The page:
1. Echolalia in Autistic children

    A lot of children who have autism will start their speech journey with something called echolalia. Echolalia is when a child repeats what you have just said back to you. It is done for many purposes, but the main reason a child does this is because they have a hard time with fluent or creative spoken language. Some good news about echolalia is it can be a sign your child is trying to speak and they may grow out of it. In some cases however, the child never fully overcomes echolalia. There are some classic examples of this, as some children began with echolalic speech which slowly filters out a…Read More

  2. Understanding how ABA therapy works can help your child out in many ways

    As a parent involved in Applied Behavioral Analyses (ABA), it’s fantastic to jump in with two feet. At first it can be a scary experience, watching your child tantrum as the therapist waits it out when you’re used to soothing—and let’s be honest, panicking. But there is also a blissful feeling of control that comes with the charts and numbers applied to these things. Our therapist had us tracking tantrums and your ABA therapist will likely do the same. How long where they lasting for? How many incidents of property destruction, violence, or self harm occurred? How bad was the destructi…Read More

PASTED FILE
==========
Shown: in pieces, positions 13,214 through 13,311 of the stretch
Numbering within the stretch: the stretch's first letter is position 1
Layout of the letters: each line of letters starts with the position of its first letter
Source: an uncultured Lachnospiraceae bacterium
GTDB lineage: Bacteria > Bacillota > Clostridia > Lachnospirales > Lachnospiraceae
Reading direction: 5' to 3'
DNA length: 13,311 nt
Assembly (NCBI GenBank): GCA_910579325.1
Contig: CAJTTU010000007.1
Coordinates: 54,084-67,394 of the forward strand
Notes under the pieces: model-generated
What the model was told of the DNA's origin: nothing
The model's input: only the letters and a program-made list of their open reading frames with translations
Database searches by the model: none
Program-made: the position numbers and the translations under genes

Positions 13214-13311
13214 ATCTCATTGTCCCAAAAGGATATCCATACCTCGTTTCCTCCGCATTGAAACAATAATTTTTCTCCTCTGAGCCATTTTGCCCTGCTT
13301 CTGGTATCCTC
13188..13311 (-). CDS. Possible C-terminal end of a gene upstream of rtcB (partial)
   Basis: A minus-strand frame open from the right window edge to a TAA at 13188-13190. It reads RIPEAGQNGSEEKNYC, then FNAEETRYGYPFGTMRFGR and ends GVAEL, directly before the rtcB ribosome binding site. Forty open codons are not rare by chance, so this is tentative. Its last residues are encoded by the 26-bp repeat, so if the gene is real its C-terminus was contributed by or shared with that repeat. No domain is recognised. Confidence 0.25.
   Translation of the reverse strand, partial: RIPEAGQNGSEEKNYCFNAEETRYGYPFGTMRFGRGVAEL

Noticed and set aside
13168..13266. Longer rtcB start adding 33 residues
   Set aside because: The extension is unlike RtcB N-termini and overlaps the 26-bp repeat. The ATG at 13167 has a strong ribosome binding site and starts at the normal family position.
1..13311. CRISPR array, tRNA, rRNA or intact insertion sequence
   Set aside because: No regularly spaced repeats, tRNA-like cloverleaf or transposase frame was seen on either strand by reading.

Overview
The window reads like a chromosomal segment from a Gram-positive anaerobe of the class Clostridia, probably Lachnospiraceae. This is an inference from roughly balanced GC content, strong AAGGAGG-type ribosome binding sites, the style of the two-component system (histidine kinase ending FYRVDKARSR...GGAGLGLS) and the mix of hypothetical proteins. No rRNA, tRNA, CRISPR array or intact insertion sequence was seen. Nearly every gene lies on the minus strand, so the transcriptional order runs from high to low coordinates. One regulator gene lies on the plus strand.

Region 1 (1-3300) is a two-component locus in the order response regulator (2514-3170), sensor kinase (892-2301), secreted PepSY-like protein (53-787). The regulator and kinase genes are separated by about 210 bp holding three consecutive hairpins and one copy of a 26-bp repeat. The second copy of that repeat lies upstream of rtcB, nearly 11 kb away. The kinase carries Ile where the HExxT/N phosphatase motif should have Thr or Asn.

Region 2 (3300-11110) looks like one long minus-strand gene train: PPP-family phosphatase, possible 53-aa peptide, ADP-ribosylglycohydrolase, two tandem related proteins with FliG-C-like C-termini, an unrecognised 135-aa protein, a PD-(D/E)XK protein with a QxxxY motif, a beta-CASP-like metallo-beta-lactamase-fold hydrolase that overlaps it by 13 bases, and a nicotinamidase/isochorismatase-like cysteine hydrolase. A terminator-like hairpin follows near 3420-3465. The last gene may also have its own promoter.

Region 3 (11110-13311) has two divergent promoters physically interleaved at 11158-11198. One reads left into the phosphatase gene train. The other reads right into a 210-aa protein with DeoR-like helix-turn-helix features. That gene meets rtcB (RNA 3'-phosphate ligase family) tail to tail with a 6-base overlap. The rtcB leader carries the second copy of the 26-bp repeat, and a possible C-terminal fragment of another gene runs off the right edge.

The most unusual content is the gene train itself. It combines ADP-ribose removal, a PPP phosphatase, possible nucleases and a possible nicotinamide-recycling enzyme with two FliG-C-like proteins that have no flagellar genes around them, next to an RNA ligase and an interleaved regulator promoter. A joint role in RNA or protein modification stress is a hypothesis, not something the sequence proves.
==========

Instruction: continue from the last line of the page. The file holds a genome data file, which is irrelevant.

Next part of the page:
3. Communication to get Autistic Child’s Needs Met

    Most children with autism have a difficult time communicating. Imagine being thirsty looking up at a cup of water that you just can’t reach. Imagine that everyone around you can reach up to get that water and if you only knew how to ask, you too could have the water. But you can’t form the words. What do you do? Many children with Autism live out this scenario daily when they have needs and they can’t figure out a way to get them met. They may hit you, throw something, point, grunt, scream, or just start crying. Why can’t you just see that they want the water? Maybe after trying a seri…Read More